The word “bokeh” is a relatively new term (in popular use for less than twenty years).

It’s derived from the Japanese word “boke,” meaning blur or haze.

When we refer to bokeh, we’re usually discussing the aesthetic quality of that blur, often describing it in terms of shape, softness, or smoothness.

winter bokeh photography by Ashley Spaulding

Ashley Spaulding

What plays into bokeh? Let’s take a look at some of the primary factors.

1. Large aperture

The top factor is shallow depth of field. After all, if everything is in focus, there is no blur! With that in mind, shooting wide open is a key factor in producing bokeh. Try starting with your aperture between f/1.2 and f/2.8, depending on your lens’ capabilities.

film christmas tree bokeh photography by taraj_00

Tara Stallings

raindrops on tree branch bokeh by Elizabeth Clark Photo

Elizabeth Clark

black and white angel figurine with bokeh by Andee Marie

Andee Marie

2. Distance

Bokeh can also be produced by shooting very close up (as with a macro lens), which also yields shallow depth of field. When taking this approach, keep the distance between your camera and your subject significantly shorter than the distance between the subject and the background.

child in crown photography with christmas light bokeh by Captured By Lana


Eiffel tower in Paris with raindrop bokeh by traceybrown

Tracey Brown

3. Background highlights

Bokeh is most visible around “out of focus points of light,” such as specular highlights created by direct light (light shining through foliage, headlights on the highway, multiple light sources in nighttime urban areas, small light sources such as Christmas lights) or reflective surfaces (water, metal, glass, etc).

piano playing and christmas tree bokeh by Carly Bingham

Carly Bingham

christmas tree and glass of wine bokeh by Emily Greenfield

Emily Greenfield

4. Lens choice

Bokeh is also affected by the lens itself. Older lenses in particular are more likely to produce hard-edged bokeh (shaped octagonally, for example), though many new lenses have curved aperture blades to give bokeh a more circular appearance. Beyond aperture size and shape, certain lenses are often known for producing creamier, more beautiful bokeh. Among them are Canon and Nikon’s top portrait lenses (especially those that open to f/1.4 or wider), telephoto lenses, and macro lenses.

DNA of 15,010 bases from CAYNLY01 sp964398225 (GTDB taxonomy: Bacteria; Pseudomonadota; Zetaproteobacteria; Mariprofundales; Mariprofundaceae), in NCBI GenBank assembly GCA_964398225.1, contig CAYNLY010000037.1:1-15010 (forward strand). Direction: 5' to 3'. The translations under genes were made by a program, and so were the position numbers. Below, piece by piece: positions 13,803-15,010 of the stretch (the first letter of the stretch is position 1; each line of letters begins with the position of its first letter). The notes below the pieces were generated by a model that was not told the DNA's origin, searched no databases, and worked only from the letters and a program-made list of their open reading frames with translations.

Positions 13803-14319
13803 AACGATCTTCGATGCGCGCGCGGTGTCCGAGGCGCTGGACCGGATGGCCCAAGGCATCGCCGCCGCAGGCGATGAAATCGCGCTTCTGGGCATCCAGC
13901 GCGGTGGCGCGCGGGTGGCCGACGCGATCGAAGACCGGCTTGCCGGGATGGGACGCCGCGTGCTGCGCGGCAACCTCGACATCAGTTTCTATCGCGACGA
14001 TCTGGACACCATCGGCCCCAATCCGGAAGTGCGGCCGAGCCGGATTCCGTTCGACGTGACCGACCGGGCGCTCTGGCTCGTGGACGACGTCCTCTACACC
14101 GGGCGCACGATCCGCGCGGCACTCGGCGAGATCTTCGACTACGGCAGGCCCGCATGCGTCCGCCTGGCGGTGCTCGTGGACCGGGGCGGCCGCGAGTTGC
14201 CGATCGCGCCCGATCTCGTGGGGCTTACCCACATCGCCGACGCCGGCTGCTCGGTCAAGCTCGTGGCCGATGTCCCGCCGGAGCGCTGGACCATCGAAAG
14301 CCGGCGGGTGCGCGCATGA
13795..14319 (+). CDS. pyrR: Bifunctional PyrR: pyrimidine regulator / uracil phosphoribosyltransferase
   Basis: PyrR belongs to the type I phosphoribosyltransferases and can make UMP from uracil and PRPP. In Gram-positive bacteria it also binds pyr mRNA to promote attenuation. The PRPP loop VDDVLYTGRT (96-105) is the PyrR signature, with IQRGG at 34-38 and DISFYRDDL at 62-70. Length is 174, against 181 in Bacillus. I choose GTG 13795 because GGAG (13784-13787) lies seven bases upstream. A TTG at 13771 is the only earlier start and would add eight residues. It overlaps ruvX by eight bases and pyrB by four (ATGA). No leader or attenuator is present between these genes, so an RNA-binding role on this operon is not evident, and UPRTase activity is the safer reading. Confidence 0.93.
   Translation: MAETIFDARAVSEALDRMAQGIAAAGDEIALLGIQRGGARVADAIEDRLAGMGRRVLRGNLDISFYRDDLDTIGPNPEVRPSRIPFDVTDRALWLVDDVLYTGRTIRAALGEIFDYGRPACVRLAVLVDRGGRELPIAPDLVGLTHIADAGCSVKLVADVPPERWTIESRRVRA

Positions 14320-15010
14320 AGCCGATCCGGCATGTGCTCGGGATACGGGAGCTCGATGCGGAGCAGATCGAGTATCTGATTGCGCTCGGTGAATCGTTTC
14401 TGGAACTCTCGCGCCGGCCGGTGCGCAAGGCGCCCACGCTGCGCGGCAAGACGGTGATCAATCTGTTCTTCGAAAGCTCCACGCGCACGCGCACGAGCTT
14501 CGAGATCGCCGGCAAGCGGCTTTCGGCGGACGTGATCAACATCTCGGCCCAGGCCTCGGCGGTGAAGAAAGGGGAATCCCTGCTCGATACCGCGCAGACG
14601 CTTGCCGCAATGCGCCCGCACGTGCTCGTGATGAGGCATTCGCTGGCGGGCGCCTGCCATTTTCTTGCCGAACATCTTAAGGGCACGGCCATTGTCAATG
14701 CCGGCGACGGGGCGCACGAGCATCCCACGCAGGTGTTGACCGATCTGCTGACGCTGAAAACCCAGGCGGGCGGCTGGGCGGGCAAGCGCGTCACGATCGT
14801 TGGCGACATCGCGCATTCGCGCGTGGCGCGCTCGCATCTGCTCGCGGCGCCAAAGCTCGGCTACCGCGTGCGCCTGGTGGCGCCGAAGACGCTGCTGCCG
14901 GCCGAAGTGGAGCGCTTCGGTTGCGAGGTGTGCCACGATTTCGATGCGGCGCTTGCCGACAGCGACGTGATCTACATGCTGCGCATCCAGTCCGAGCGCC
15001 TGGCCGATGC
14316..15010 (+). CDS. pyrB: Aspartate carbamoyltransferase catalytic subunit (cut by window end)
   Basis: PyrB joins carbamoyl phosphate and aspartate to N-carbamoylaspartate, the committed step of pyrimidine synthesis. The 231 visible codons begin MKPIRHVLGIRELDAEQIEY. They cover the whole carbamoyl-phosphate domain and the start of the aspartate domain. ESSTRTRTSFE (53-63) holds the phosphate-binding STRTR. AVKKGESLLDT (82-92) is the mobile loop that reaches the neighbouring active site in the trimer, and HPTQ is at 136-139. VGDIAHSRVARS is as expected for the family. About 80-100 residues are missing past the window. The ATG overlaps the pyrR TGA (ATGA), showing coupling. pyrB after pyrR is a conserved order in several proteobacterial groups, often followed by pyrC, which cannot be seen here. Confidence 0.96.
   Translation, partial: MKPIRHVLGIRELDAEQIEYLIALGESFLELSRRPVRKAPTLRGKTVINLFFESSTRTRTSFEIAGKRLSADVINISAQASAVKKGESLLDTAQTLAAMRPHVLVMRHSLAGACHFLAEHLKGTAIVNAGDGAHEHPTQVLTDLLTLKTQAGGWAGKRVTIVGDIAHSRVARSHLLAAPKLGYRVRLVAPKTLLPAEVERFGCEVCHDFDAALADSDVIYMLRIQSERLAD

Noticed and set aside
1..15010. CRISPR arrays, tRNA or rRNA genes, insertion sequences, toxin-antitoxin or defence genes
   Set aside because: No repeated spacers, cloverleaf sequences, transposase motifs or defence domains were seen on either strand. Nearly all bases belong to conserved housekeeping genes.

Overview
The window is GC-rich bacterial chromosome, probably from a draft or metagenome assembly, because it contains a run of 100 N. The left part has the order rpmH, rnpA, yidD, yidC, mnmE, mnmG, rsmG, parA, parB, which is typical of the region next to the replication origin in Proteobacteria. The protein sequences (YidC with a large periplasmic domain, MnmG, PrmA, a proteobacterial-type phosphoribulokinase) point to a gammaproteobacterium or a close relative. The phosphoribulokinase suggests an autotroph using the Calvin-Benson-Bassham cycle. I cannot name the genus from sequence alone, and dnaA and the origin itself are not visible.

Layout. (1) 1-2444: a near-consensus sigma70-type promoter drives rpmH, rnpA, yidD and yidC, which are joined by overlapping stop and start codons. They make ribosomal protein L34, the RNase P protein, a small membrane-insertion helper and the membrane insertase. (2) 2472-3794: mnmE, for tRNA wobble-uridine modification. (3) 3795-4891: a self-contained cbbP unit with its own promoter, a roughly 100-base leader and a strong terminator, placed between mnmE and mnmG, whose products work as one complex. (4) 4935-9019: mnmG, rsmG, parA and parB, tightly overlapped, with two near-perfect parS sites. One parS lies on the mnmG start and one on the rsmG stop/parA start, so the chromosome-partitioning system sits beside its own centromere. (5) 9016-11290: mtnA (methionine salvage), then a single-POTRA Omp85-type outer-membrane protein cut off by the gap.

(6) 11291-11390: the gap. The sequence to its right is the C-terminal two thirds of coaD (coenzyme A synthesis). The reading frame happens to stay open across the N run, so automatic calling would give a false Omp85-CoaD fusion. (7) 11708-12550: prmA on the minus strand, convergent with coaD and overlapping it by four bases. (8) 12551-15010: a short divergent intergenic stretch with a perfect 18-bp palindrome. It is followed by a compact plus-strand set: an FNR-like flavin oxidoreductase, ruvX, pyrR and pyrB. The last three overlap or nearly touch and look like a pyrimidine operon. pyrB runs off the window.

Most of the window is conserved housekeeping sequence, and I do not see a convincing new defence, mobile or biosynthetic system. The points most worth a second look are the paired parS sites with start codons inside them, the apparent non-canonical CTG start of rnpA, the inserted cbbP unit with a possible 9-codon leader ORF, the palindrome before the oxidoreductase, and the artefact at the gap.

black and white child portrait with bokeh by Kristy


first snow of the season and frost bokeh by Caryn Scanlan

Caryn Scanlan

This month, let’s work on producing images that showcase creative and beautiful bokeh, using bokeh as a striking background for the primary subject or making the bokeh itself the primary subject or an important element within the frame.

What’s the best way to improve your photography? Shoot thoughtfully and frequently! Try new things and embrace creative and technical challenges. Every month, Sarah Wilkerson posts a new tutorial and challenges our members to join in a new Creativity Exercise on the Clickin Moms photography forum. At the conclusion of the exercise, we select Editors’ Choice images from among the exercise submissions and share them here with you on the blog. Congratulations to the ladies whose photographs included in the exercise above were selected as this month’s Editors’ Choices, and thank you to everyone who participated in the exercise!

Editors' Choice photography award for Clickin Moms